Philadelphia Yearly Meeting hasn’t always offered the chance to participate in affinity spaces as part of Annual Sessions, but has increasingly found they meet important needs of our community. They add a unique opportunity to yearly meeting gatherings for fellowship and meaningful conversations
What is an Affinity Space?
Affinity Spaces embrace intentional opportunities for person-to-person or small group engagement, checking in, and community building among Friends who affiliate with others based on shared identities and/or experiences.
How are PYM’s Affinity Spaces Organized at Annual Sessions?
We began by identifying and publicizing a list of options and as part of the sign up process we invited people to offer to lead them. As Friends signed up, and volunteers were led to facilitate, the spaces took shape.
Facilitators were identified by sessions staff for each group as they stepped forward. To ensure confidentiality we won’t be listing facilitator names. This process continued right up to the day the affinity spaces were convened.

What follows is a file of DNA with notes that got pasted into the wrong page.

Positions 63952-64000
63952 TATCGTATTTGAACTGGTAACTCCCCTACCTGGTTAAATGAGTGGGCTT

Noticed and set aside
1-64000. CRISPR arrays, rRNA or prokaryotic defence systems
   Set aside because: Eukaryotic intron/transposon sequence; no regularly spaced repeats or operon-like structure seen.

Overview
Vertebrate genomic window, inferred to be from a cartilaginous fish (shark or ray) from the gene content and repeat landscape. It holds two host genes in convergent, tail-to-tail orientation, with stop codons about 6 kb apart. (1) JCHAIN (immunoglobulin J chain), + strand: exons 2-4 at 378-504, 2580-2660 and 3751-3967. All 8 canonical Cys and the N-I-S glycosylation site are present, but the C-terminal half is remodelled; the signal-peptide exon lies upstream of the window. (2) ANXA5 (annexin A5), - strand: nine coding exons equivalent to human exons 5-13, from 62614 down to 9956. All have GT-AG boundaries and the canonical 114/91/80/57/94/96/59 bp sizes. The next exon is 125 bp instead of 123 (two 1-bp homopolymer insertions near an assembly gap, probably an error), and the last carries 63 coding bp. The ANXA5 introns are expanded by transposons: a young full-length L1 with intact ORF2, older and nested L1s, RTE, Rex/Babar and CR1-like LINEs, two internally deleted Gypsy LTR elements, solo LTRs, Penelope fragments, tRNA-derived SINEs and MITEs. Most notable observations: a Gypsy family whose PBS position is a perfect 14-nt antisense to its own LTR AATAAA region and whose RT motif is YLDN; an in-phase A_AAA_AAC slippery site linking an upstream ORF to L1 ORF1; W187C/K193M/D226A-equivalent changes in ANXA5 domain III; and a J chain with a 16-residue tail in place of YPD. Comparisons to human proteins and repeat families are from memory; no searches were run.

What connections are made?
The Affinity Spaces connect folks across the yearly meeting, and even beyond. We’ve had Friends joining from other countries and this is one of the blessings of going virtual. Such spaces embrace allowing folks to join from far away or who might have been intimidated about being seen entering a non-virtual room.
Each affinity space, and what happens within it and beyond is entirely up to each group and their facilitators. Some may choose to continue connecting afterwards while others may decide that space was exactly what they needed and feel settled.
At our 340th annual sessions we were able to offer these affinity spaces:
- Survivors of Sexual Assault
- Black and/or African American People
- Black, Indigenous, People of Color
- Mixed and Multiracial People
- White Anti-Racist People
T.J. Jourian, PYM’s Event and Resources Coordinator, finds convening of affinity spaces very meaningful. He says,
As the organizer of the spaces, I feel incredibly privileged and humbled to play any role in creating spaces for connection and for individuals to be seen, especially for those who may otherwise feel alone or not understood within the community. I believe these spaces offer a pause from the broader world that can be cruel in a variety of ways, a breather to refuel on their resiliency, as well as a sense of accountability, solidarity, and commitment to shift that cruelty, to alleviate pain and trauma, to dream and envision different possibilities.